5. I’ve read that by the time you were a junior in high school you could no longer speak Spanish because your teachers had forced you to surrender your first language to English. When and how did you reclaim your language? How then do you make sense of the current debates over bilingual education?

This is a very large question.  I was part of a generation that got swatted for speaking Spanish at school, which forced it into a private or familial realm, tinged with a sense of danger and even shame.  I came back to the whole notion of language when I began writing consciously.  As I found myself trying to describe things, occasionally I found that only Spanish could say what I meant or felt.  This began to teach me something about the limitations and strengths of all languages--English, Spanish, and others as well.  I relearned Spanish in high school and college, but I hadn’t really forgotten it.  What I was doing, I suppose, was getting permission to use it again.  From whom?  Who knows.  Maybe it was from myself.  But it was also from whoever created the fear in me that understood that there were consequences for speaking Spanish.

6. What do you try to teach your son about language? Is there anything that observing your son has taught you about language?

What I try to teach my son is what I’ve tried to teach myself: languages are, as they have always been, solutions--they are not problems.  We talk about language these days with so much surrounding lightning and thunder that we’ve forgotten the simple point of language: talking to each other because we’ve got something to say.  And of course he’s taught me a great deal about language, especially its stark inability to capture very much about the world.  Language in so many ways limits rather than frees us, and is based so much on what has been, rather than on what might yet be.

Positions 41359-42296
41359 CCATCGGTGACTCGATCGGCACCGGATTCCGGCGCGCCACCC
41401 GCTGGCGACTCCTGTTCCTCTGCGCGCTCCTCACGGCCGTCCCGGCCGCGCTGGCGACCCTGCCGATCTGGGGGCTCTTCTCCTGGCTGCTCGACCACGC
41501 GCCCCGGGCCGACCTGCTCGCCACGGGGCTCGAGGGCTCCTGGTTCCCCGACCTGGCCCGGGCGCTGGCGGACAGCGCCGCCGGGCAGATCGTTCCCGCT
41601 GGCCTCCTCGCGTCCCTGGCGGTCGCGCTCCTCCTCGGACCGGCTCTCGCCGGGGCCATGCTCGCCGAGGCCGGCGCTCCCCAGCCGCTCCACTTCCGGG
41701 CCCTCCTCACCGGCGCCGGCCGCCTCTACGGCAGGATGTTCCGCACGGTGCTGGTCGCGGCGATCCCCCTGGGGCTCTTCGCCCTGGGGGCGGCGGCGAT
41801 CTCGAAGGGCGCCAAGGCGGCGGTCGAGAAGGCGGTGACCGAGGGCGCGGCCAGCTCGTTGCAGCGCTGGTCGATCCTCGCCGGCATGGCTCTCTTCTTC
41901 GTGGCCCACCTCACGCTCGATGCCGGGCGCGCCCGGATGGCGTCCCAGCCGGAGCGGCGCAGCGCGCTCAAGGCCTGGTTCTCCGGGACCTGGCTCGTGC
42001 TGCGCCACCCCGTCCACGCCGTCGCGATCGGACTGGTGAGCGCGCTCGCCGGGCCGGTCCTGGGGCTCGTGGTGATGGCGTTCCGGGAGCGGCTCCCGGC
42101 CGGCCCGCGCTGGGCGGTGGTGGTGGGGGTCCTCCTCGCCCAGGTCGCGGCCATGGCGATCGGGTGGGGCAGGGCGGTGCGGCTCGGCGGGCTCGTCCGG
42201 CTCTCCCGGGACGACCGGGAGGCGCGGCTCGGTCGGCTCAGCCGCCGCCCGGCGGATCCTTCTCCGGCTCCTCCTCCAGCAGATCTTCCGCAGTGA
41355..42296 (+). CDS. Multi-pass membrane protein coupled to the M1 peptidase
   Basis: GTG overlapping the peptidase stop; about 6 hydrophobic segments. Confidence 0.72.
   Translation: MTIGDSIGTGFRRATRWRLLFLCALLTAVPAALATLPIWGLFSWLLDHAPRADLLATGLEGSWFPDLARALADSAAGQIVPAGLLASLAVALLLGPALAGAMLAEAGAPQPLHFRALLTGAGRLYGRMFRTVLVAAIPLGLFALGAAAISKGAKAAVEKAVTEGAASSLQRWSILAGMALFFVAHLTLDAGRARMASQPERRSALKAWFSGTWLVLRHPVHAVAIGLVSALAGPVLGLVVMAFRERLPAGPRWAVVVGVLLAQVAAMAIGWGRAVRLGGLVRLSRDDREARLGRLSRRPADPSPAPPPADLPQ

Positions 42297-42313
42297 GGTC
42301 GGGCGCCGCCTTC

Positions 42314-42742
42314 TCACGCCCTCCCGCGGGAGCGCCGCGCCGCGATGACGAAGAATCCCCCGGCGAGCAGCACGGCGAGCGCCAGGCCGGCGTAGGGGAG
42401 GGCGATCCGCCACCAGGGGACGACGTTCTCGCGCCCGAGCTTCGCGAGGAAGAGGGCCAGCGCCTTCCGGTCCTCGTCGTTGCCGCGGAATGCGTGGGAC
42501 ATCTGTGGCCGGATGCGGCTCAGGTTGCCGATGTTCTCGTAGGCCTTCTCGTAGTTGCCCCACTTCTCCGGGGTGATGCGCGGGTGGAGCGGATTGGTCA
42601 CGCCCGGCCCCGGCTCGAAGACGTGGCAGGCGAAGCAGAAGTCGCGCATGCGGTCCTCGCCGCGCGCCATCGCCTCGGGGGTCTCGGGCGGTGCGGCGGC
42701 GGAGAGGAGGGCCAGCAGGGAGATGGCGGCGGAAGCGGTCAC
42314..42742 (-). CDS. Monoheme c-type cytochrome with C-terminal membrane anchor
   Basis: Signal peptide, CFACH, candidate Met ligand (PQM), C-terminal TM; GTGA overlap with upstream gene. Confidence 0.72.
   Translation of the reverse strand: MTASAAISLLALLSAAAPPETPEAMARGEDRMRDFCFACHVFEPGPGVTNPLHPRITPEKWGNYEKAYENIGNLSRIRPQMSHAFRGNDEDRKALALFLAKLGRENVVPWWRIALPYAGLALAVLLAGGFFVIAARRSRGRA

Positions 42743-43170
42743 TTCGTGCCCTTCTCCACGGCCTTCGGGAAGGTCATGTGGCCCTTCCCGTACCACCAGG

One funny moment that taught me something about the disengagement of language from the moment is when my son, when he was still quite young but a good reader already, came over to me and showed me the word “lbs.,” which is really an abbreviation.  “What’s this?” he asked.  “That’s pounds,” I said.  “Wait,” he answered, and ran his finger across the word in a visual and phonetic attempt to understand it.  “P, p, p, pounds,” he said, as he looked at “lbs.”  The abbreviation is, of course, for the Latin “libras,” but it was quite an explanation for me to give.  I often wonder what would have happened had I not been there.

7. You grew up on the borderlands of Nogales, Arizona, and Sonora, Mexico. Yet you have another component in your cultural identity. Your mother, Agnes Fogg Rios, was born in England. How do you treat that aspect of your heritage in your writing?

My mother’s sensibility, the gift she gave to me, is a constant amazement at everything around us.  Because her landscape, and ultimately her language, were quite different from what she was encountering in Nogales, she was always pointing out things--normal things--but as if they were extraordinary, which of course they were to her.

She also gave me a sense of what I might call the science of the imagination, or conversely, imaginary facts.  The whole time I was growing up she would talk about kings and queens, castles, snow, great gardens and countrysides--things that did not appear in the Sonoran Desert I was surrounded by.  And she described them in such detail that they were undeniable.  However, the only place I could find any reference to these things, since my surroundings gave me no context, was in books, and fairy tale books in particular, childhood books.  Her descriptions and passions made these books more real to me, more possible, and it’s something I’ve carried with me in my life and in my writing.  Many people have thought that any magical engagements or exaggerated sensibilities must have come from my father, and from Latin American literature, but it’s all quite the opposite.